E is for Elections


One of only a handful of election posters during the February 2016 election.

It was interesting to me when we first arrived in Jamaica in 2015 that there would soon be a general election. We arrived to a similar situation in Nepal in 2013, but the circumstances were a lot different. In Nepal, free elections were almost a brand new concept and the country was still struggling to stop tire-burning demonstrations,molotov cocktails being lobbed on street corners and spontaneous rioting.  Efforts were underway to prevent illegal voting and the city was transformed into a ghost town on election day, with all moving vehicles (except for official vehicles) banned from the street.  Voters had to walk to polling stations in an effort to prevent bussing.

Here in Jamaica they have their own  history of election violence, but in recent years it has been much less prelevant. Part of the tactics used to prevent election unrest includes control on the display of party materials, which was explained to me when I asked why there were so few political posters around.  Instead of the usual visual blast spread all over a city during elections, Kingston only displayed a modest few.  Close to the election date, we did see bus loads of orange-clad (PNP) and green-clad (JLP) supporters  – the two main parties — as they headed off to rallys, and we watched their orange and green litter blowing down Hope Road on the days leading up to the vote.  On 26th February 2016, Andrew Holness of the JLP was elected Prime Minister with very little civil unrest, and the Jamaican world moved on.

These experiences bring me to the US election, with primaries starting just as the Jamaican election finished.  I feel that my whole time here has been one long — one very long — election season.  Most Jamaicans that I know have access to cable TV with CNN and BBC coverage of what has been going on in US politics and are remarkably informed on the issues as well as the latest scandalous outburst.  In fact, its kind of shocking how closely they follow — its clear that they are not listening to only one media source — and know the ins and outs of each new shenanigan.   There’s an overwhelming disbelief that US politics could be going so badly and that rules, precedents and established norms are being so openly flouted.  I wonder how they feel about what they see in contrast with Jamaican corruption and I can only feel deeply embarrassed from where I stand, which appears to be somewhere in the first twenty minutes of a disaster movie.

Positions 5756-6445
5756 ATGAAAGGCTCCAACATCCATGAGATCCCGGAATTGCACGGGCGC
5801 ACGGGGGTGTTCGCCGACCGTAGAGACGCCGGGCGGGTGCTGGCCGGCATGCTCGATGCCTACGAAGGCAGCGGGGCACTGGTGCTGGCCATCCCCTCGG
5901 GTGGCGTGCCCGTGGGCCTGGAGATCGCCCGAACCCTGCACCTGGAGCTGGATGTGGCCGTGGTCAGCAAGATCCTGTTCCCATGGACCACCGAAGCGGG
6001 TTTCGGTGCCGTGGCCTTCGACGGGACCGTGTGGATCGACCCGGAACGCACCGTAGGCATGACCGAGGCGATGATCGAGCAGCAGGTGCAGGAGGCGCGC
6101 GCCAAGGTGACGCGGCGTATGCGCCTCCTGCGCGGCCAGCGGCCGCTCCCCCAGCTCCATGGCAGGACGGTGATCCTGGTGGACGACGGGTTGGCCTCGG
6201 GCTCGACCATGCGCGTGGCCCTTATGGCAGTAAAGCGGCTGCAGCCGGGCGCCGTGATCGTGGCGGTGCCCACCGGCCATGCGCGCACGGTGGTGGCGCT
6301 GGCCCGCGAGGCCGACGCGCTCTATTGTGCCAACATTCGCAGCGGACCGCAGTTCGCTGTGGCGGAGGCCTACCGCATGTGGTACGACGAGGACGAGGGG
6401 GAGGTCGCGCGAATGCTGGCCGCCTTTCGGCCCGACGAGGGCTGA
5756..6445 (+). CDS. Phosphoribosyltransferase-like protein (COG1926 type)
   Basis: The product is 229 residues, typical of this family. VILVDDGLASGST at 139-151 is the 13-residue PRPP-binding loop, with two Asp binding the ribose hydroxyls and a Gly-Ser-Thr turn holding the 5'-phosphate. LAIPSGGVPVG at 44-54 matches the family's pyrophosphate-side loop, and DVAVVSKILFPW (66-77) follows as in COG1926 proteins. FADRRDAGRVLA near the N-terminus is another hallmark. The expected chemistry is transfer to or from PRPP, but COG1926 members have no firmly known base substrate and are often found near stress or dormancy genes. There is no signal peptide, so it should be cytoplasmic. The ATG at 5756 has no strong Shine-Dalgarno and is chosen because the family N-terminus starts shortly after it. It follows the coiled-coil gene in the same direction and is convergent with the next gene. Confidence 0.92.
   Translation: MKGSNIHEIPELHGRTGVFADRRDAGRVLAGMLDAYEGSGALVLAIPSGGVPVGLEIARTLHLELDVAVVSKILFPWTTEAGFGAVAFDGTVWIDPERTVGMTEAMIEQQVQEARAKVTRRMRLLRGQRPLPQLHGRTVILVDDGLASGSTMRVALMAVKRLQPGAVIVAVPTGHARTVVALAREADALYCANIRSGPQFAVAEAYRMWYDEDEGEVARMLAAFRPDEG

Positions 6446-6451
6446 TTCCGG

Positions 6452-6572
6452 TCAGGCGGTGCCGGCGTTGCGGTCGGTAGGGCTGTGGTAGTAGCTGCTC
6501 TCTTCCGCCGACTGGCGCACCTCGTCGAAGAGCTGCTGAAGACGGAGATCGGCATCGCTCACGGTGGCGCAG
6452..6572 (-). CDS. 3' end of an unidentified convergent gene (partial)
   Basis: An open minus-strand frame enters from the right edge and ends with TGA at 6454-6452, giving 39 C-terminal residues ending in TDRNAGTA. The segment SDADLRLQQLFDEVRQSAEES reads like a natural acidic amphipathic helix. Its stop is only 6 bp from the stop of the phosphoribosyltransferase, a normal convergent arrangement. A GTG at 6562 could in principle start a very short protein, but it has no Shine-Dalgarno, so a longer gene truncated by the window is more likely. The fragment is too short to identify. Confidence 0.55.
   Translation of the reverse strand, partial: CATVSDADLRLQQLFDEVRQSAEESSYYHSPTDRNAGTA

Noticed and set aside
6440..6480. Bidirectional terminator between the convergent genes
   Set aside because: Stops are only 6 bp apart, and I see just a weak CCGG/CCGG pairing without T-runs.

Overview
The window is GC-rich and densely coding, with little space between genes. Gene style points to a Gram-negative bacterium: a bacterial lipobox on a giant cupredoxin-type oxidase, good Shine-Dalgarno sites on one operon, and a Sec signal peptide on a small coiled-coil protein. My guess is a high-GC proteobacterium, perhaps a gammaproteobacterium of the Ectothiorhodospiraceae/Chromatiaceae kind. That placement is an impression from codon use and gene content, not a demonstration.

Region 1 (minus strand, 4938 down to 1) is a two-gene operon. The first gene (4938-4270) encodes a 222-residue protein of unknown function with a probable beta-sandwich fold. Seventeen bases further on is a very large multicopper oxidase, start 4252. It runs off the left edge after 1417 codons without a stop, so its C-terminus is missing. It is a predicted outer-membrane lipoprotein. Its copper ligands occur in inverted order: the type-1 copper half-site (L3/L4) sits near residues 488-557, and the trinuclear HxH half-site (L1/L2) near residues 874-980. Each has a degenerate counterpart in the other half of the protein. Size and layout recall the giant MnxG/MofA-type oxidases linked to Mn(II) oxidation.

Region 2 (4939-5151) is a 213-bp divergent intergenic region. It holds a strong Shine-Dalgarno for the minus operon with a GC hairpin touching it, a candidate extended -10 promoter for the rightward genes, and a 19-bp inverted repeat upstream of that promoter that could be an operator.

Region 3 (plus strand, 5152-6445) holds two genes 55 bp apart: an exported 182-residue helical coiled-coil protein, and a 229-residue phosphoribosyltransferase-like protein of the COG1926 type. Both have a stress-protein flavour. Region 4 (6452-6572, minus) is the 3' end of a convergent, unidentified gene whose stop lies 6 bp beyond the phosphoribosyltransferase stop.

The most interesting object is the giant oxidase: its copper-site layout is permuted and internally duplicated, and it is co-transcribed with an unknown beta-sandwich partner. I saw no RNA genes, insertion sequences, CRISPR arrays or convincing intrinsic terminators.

I only feel more disheartened for my dear Filipino friends and what it must be like to live in a country that now openly murders people in the street, just a few short years since I lived there.  Democracy is never to be taken for granted.


5 thoughts on “E is for Elections

  1. We have come a long way with elections in Jamaica. As you know, politics is always a source of huge excitement, but in terms of the administration it has jumped light years ahead compared to 20 or 30 years ago. I know this from my experience as a local observer at several elections in the past. Nevertheless, the corruption and “tribalism” associated with partisan politics is a lingering problem. It’s interesting to compare different countries, though. As for the U.S. Elections… I would rather not comment on the result, but share the feelings of 90 per cent of Jamaicans!


  2. Reblogged this on Petchary's Blog and commented:
    Here’s a post in the “A to Z Challenge” from my friend and fellow blogger, whom I met online (thank you, WordPress!) when she was still living in Nepal, but who quite coincidentally moved to Jamaica. We meet up for a Japanese “bento” every now and then. Here are her thoughts on elections, in Jamaica and other countries where she has lived…


  3. Born in the GDR I agree, that “Democracy is never to be taken for granted.”
    Regarding the interest of Jamaicans in the US elections, the reason may be that each family has someone who lives in the USA and works to support the family in Jamaica. So the elections in the US also affect most Jamaicans. Regarding the behavior of the new US president, many Jamaicans who have a double residence in the States are now withdrawing from there.

    PS: I wonder what happens to the American economy when only people with an American passport can live and work there …


    • You are very correct that there are so many family connections with the US, and I’m sure that is a large part of the motivation to keep up with US politics. However, their interest far exceeds the average American’s, which is a shame as if they paid more attention we might not be in the mess we are in now.


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